I’m interning at Advertising Age and recently contributed to a piece on the lockout’s winners and losers. Being a marketing-oriented magazine, they chose to focus on TV networks and branding. I tried to add a little basketball analysis – predictably, most of it got cut. Here’s the unedited version:
All cities with NBA franchises will be suffering thanks to the lockout, but some more than others.
Exhibit A: Orlando, Florida.
Last year’s midseason trades for Gilbert Arenas and Hedo Turkoglu signified an all-in bet for the Magic: Win now and resign star center Dwight Howard, or spend years saddled by their new acquisitions’ albatross contracts. After an embarrasing first-round loss to regional foe Atlanta Hawks despite breathtaking play from Howard, the onus is on the team to convince their star to stay. The longer the league’s impasse lasts, the less time the team has to come together for one final shot before Howard’s 2012 free agency. If it weren’t for the lockout, Howard would currently be in training camp working out with teammates – instead, he’s telling Esquire, “There’s more you can do in a bigger place,” and, “I just don’t know what else I can do.”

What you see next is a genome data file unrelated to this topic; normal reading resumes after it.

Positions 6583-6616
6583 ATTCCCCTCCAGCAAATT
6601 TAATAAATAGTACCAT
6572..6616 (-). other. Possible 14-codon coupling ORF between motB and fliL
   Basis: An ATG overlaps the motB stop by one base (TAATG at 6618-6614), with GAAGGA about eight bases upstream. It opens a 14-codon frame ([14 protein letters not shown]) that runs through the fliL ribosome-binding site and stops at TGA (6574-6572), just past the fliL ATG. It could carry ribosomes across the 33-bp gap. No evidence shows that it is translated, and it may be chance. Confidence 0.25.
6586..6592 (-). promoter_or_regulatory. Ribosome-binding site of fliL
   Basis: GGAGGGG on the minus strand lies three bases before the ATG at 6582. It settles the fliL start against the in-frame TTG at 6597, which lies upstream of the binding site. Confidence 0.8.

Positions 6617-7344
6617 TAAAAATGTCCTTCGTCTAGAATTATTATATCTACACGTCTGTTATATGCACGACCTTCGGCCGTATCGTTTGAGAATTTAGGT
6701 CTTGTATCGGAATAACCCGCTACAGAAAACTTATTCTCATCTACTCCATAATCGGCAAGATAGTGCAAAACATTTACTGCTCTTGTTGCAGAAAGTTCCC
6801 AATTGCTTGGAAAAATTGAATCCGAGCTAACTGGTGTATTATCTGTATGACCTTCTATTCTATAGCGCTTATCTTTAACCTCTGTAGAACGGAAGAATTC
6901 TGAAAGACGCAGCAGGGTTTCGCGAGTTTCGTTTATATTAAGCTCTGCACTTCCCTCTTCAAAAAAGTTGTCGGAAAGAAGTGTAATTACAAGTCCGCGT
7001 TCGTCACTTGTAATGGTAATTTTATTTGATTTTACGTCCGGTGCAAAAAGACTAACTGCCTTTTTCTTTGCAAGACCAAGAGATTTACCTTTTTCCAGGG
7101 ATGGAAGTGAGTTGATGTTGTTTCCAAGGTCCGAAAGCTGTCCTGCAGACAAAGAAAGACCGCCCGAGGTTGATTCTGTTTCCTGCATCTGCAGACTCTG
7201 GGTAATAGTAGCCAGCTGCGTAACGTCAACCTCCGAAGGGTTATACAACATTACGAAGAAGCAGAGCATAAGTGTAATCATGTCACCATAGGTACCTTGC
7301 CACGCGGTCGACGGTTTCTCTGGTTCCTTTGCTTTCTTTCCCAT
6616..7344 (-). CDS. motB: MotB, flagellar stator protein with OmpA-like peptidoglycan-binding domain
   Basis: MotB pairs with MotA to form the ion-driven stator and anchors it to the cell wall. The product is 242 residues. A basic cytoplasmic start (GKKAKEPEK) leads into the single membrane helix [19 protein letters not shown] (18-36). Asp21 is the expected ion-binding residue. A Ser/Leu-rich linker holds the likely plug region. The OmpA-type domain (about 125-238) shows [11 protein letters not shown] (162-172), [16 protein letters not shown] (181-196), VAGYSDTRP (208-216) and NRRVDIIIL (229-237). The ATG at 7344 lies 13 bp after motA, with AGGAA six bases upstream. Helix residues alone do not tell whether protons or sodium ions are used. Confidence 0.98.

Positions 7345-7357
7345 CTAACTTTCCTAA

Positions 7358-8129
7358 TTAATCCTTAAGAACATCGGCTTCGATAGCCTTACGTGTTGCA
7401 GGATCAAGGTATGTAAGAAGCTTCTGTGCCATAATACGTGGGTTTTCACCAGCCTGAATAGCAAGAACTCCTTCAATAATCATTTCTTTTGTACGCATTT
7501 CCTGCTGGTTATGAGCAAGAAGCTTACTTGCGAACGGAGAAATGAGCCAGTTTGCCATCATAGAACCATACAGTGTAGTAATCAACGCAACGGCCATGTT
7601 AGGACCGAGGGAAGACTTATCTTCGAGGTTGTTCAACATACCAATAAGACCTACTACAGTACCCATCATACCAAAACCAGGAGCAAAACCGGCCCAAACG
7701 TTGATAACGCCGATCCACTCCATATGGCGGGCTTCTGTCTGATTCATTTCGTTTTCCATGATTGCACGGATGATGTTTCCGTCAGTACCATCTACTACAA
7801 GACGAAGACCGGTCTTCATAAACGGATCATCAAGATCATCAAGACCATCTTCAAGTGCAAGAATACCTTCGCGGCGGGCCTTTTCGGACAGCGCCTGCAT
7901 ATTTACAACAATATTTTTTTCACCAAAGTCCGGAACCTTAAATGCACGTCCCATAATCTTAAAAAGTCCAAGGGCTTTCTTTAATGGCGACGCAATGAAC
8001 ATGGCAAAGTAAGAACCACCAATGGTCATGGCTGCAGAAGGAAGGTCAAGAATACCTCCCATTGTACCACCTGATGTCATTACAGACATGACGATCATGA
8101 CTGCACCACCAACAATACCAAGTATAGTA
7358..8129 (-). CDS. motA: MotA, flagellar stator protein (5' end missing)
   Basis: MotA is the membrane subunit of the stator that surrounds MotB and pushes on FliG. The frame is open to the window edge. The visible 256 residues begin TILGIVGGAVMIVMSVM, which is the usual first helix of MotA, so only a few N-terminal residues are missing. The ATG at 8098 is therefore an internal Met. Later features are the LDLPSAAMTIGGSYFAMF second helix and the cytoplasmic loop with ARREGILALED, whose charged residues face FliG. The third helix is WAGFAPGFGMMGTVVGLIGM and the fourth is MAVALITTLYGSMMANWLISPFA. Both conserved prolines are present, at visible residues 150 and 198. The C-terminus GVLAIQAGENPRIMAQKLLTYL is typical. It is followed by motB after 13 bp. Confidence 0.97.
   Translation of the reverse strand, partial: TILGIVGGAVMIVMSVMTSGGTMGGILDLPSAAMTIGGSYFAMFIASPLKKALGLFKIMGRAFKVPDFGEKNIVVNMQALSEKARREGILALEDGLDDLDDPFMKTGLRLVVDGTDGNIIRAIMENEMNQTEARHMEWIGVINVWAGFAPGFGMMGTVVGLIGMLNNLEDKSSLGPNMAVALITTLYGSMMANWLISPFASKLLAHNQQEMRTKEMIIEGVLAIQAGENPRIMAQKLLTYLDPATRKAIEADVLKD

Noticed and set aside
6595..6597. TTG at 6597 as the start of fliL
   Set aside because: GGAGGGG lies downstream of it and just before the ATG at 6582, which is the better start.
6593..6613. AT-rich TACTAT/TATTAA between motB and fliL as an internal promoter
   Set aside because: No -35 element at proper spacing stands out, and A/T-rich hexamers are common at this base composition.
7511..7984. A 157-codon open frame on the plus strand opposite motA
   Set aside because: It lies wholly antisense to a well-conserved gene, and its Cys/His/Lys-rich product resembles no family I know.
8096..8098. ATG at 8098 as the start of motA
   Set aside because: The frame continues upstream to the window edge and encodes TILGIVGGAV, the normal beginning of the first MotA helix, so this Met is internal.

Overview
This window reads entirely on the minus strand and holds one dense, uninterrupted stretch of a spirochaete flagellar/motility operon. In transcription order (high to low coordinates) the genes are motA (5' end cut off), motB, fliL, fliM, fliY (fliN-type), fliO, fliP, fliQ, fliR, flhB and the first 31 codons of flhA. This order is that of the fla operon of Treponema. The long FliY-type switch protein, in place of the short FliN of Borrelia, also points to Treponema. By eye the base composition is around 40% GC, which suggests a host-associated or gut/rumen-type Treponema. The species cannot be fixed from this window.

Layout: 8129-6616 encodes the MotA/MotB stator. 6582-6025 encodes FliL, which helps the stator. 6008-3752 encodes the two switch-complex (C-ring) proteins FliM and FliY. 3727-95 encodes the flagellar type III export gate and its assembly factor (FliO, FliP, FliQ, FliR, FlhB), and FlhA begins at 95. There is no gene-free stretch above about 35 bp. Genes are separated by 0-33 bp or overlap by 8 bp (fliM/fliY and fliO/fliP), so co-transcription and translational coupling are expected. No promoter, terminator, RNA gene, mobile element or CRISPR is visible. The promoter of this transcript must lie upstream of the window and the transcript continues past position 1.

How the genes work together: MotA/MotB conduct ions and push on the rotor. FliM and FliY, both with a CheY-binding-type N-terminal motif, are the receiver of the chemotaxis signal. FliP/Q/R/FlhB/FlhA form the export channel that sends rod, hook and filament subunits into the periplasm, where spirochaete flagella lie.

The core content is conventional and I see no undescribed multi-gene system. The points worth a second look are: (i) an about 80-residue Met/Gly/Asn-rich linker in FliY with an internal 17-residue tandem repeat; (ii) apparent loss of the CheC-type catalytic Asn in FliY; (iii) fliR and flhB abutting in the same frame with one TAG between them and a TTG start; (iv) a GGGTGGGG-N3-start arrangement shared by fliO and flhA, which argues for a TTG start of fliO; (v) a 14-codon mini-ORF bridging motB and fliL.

Exacerbating matters is that Orlando is slated to host the 2012 NBA All-Star game, which will be cancelled should the lockout extend to December. The game would likely be delayed to 2014 or 2015, meaning the city would still eventually rake in the millions of dollars that come with hosting the weekend of events. Still, Orlando will miss the opportunity to show off its brand-spankin’-new arena. While other small-market teams have cut costs, the Magic’s ownership and the city have both invested considerably in their franchise. If the lockout costs them a pivotal season, they could hardly be blamed for growing impatient with their team.